[00:06:25] It was just about kind of like an annual meeting or whatever it was. And the pastor was moderating this. That may have been his first mistake. But but when he was moderating it, a question came from the floor, because this happened so abruptly and so unannounced. And one day the guy was there, the next day the guy was gone, the youth pastor. And so one of the families of of youth simply asked the question, Can you share with us, Pastor, what happened to the youth pastor? And literally the pastor looked at the man like this, turned away and said, next question. You can imagine the devastation that that created. There are some of our cultures in the Christian world that are that are only on a need to know basis and you don't need to know kind of thing. We as followers of Christ and of respecting people, I would suggest to you that we share everything that we absolutely can, and we communicate in such a way that we communicate to people will only share with you what we cannot share with you in order to either protect you or individuals or the church itself. But otherwise, we're going to be open with details as much as possible that make sense. This is a does but is so difficult to apply with a delicate personnel matter. It is. It is. I'm not saying that the pastor you describe did it very well. But be I imagine what he was thinking was I've got I can't. There's nothing I can do. So how do you. Well, it was you don't want to speak for 20 minutes and then not seem right. I think it was a fear that came over him in that moment. And so his response, the fear was controlling the situation.

[00:08:10] So that was the only way to do it. You're absolutely right, though. I agree. I think it and in saying something as simple as you know, I think you have a great question. It's a legitimate question. We were all so sad to see this crumble and and and we all loved a name, his name or whatever. And if it's a delicate situation, it's it's simple enough to say, you know, there there's just things, folks, that we cannot share because we put we put the church in jeopardy. It's personal issues. We we would be potentially creating a situation that's just it's just not healthy for the church. But I think saying something like that, even in that context, I mean, I've been in situations where there were illegal things that were happening and and and and, you know, a person's here one day and gone for another because of child pornography or whatever the case may be. And a very, very difficult situations. But the reality is that people are going through a grief process again and to give them time to talk to to share their grief, to share their pain, to share the hurt, the sorrow, sadness, the the fear, what's going to happen to our kids is really what what people are looking for in those moments. And I think a pastoral approach that is very helpful, that makes sense. And it served them because it was interesting what's going to happen to them. So finish with what you say about the children or something would have been a good response, although it doesn't answer the question of why this person's gone. When we've had some experiences. Yeah, sure, it is tough. They were they were very tough. Yeah. And it kind of depends on where you are and being informed.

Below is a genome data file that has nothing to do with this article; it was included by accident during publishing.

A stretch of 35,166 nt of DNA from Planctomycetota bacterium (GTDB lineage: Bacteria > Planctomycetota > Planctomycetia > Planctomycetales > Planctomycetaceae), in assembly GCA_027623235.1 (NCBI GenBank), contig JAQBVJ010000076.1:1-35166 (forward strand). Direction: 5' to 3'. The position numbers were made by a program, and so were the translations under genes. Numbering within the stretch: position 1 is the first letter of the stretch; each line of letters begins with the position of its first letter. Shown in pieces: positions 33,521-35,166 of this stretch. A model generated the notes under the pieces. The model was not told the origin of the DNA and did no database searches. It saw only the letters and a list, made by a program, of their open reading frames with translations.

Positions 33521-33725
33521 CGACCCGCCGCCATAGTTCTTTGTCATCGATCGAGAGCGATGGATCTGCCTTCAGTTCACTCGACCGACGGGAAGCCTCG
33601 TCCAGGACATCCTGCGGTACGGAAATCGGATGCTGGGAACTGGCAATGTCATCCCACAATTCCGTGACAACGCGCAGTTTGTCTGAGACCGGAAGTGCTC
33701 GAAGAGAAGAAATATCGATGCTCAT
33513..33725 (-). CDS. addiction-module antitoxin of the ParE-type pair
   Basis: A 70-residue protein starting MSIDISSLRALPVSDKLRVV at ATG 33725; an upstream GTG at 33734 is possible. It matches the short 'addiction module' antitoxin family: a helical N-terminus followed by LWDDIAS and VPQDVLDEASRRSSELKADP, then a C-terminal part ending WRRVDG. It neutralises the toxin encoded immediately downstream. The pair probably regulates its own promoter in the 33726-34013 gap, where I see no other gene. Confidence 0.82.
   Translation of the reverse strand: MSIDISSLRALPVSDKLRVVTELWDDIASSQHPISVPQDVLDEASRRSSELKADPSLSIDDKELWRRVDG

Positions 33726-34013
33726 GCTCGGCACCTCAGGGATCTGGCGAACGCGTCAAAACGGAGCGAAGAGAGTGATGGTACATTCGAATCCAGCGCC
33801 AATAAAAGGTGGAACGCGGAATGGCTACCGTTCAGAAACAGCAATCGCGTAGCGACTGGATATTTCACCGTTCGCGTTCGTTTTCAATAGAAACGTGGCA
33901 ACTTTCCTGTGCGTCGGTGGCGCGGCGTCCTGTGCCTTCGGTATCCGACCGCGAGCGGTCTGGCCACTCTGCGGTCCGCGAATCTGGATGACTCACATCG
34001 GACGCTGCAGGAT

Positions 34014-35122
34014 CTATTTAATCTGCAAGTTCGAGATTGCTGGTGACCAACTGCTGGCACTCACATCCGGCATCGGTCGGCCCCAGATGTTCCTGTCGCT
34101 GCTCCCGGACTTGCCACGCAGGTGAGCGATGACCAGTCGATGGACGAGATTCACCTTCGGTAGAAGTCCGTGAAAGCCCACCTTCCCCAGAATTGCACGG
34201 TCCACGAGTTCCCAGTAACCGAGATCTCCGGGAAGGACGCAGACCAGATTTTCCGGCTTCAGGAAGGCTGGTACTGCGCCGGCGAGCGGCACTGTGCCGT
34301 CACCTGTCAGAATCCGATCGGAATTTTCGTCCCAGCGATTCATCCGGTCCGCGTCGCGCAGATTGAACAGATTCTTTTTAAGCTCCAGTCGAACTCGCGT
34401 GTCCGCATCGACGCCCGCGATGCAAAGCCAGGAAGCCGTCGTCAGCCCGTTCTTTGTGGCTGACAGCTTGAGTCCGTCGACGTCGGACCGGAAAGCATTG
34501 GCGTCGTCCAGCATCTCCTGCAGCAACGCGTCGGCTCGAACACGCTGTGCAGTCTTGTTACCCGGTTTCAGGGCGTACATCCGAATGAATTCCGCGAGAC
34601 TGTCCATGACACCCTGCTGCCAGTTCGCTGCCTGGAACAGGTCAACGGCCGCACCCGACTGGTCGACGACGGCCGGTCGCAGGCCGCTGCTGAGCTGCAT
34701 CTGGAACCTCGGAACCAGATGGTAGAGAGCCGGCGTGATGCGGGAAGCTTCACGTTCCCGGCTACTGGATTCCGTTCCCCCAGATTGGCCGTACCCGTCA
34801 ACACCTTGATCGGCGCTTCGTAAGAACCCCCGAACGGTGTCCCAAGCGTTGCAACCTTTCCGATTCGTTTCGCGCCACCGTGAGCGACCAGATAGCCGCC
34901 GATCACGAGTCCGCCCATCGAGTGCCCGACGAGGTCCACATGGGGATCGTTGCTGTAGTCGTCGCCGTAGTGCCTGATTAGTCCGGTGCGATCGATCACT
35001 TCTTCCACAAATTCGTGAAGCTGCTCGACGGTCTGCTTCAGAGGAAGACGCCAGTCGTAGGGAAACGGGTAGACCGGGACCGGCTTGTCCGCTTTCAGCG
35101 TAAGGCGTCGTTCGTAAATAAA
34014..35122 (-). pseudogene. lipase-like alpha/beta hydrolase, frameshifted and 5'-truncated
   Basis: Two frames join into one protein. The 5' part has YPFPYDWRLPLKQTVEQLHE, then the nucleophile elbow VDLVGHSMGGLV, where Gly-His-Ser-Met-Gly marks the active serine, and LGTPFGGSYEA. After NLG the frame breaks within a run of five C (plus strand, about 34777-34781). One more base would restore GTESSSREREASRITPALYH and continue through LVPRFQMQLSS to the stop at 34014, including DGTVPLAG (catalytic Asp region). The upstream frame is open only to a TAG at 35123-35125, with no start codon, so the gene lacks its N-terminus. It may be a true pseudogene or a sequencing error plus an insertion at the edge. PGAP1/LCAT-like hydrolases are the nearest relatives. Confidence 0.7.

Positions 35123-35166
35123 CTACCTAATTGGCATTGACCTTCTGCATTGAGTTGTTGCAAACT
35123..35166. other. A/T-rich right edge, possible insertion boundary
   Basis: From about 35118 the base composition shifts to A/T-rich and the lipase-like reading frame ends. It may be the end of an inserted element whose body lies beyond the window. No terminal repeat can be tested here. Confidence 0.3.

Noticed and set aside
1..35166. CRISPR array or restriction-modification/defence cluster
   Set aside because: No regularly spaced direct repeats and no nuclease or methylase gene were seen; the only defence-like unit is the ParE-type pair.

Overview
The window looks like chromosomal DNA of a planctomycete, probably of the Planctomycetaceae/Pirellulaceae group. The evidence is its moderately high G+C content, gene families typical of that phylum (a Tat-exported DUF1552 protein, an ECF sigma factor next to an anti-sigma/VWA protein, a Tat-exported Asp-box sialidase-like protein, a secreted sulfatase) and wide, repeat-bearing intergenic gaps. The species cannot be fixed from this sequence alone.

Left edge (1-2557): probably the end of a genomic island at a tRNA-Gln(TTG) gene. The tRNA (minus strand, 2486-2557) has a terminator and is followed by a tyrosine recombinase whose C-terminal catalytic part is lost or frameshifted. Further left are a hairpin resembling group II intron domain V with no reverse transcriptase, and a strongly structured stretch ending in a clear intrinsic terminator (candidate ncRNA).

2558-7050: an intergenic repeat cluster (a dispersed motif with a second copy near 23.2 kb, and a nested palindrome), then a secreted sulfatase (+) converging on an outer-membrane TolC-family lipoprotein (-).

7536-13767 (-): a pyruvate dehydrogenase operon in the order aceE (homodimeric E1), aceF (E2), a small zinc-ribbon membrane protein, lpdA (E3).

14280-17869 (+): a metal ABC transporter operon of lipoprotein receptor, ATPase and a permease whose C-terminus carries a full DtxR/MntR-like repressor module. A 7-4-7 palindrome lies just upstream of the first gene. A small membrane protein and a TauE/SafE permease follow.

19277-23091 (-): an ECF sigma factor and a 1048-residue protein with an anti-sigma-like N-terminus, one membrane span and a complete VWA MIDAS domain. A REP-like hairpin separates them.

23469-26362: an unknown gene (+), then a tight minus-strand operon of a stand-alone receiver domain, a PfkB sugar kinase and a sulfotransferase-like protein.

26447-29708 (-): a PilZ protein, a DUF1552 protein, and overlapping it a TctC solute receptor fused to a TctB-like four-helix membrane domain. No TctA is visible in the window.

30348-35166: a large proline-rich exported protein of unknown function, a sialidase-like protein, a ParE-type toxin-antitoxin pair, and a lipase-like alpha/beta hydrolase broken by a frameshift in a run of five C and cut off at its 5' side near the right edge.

[00:10:02] Like, did they learn at that meeting that these girls go on? You know, there's also a time limit as to how crucial it is, but you want details and, you know, to realizing or maybe it really is in the best interest of you. But but that is a desire immediately, as I want to know details on what happened here. Right. So provide as many as you can. Listen, simple. But listen, we're going to talk about responsible listening later. Give people time to adjust. It going through this process is not overnight. The significance of the change, the experience of the loss increases, and it just takes time to move from that denial through the through the whole process to acceptance and working through it. Keep talking about the change. Keep, keep, keep sharing about it. Don't don't push it under the rug and and hope that if we just don't talk about it and it just happens that it's going to be okay. Um, that doesn't really help a great deal. Expect people to be emotional through the process. And finally look for people doing things right. It's it's important in change to recognize and champion healthy behavior. Questions about those. Other ideas about helping others cope with change. You guys have had a lot of experience with it. Curious. I was part of an organization that had a very sad change occurred. It was a death in the community, a large organization, and our leadership was very good about wanting to share and keep things as normal as possible in terms of the day to day activities. And that was important for the community to to both talk about it and listen and look for people not to be people to do things like continuing the norm, if you would, as opposed to taking a break, that that could actually be an impediment to people processing what trying to gloss over it to both and not an.

[00:12:11] Good. Excellent. And that example you gave, if that person had just a listening partner, just let them know they were heard, that would really benefit the ignoring part. Just added. Yeah.